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After the Manchester explosion and the Bangkok bombing, news about terrorist attacks in Marawi City, Lanao Del Sur made rounds on social media on May 23, Tuesday.

Here are things you must know about what’s happening in Marawi City:

1. People from Marawi posted information regarding the said attacks

On Tuesday, May 23 at about 2pm, several photos and videos of burning schools, churches, and hospitals in Marawi City have been circulated over the internet. The people who posted the information said that the responsible group for the attacks may be part of Islamic State in Iraq and Syria (ISIS).

Marawi City is the capital city of the province of Lanao del Sur.

THEY DIMMED THE LIGHTS TO BURN US DOWNI was told my school is being burned to the ground. I was informed the city jail…

Posted by Haron Ar-Rashid S. Dima on Tuesday, May 23, 2017

Marawi City is occupied by ISIS. Halos lahat ng main road at mga intersection ay okupado na nila. Hindi na kami makalabas 🙁 So Allah na tabangan tano niyan.

Posted by Chico Dimaro Usman on Tuesday, May 23, 2017

2. A local terrorist group attacked the city and not ISIS

Although it waved the black ISIS flag, the Maute group allegedly behind the attacks is not part of ISIS. Its members pledged their allegiance to the group, but ISIS has not recognized Maute.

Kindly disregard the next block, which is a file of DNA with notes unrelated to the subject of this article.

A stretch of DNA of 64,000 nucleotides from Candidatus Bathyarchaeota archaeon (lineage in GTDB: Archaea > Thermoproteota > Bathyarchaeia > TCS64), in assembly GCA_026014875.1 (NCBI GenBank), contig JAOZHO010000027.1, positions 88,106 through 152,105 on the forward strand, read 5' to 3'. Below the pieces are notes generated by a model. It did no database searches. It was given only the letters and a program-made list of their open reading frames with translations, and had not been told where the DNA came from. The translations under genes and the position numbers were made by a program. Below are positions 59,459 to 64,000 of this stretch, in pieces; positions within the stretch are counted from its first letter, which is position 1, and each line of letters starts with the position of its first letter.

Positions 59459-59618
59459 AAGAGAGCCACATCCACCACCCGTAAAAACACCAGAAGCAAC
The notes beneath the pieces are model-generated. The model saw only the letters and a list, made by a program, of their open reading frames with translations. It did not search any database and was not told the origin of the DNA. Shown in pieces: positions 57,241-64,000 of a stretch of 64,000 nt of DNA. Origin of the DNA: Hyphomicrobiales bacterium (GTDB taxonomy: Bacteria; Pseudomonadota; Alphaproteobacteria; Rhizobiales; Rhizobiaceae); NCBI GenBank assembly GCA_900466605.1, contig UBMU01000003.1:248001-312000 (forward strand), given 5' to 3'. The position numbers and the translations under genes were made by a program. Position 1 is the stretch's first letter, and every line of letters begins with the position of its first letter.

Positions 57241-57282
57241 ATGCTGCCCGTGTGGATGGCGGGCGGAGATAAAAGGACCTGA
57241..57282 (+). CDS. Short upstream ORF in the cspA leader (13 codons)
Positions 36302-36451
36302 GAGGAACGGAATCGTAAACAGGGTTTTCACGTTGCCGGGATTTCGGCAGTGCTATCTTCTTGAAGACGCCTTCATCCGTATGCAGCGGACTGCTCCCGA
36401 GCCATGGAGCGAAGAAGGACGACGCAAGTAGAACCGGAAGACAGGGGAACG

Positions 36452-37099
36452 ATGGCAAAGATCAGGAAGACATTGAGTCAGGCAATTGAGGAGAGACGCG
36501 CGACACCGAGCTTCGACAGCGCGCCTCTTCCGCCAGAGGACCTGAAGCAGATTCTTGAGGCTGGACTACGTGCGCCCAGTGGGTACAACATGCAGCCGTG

The local terrorist group is also believed to be responsible for the Davao bombing last September 2016.

3. There are no reported civilian casualties yet

People who posted online said that there are teachers, priests, and other civilians who died in the attack, but as of this writing, there was no confirmed civilian death.

4. President Rodrigo Duterte declared Martial Law in Mindanao

Before flying back to the Philippines after cutting short his state visit to Russia, the President placed Mindanao under martial rule at around 10 p.m. on Tuesday.

In an interview with PCOO Assistant Secretary Margaux “Mocha” Uson, the President said that martial law in Mindanao can last for a year if needed.

“Well, if it would take a year to do it, we will do it. If it will be over in a month then I’d be happy.”

He also added that the present declaration of martial law will be no different from the one declared during the time of former President Ferdinand Marcos.

Pero ang Martial Law is Martial Law, ha. So kayong mga kababayan ko who have experienced Martial Law, it would not be any different from what President Marcos did.

“I’d be harsh. I have to do it to preserve the Republic of the Philippines and the Filipino people,” he said.

EXCLUSIVE INTERVIEW PO NATIN KAY PRRD BAGO PO UMUWI SA PILIPINASRE: Martial Law and Terrorism"I WILL BE HARSH!"

Posted by MOCHA USON BLOG on Tuesday, May 23, 2017

 

5. We can all help

We know that we’re all feeling scared, jittery and shocked about this but we need to remain vigilant, calm, and steadfast at all times. Always remember that we must think before we click. Make sure to check facts from fake before sharing it with the public.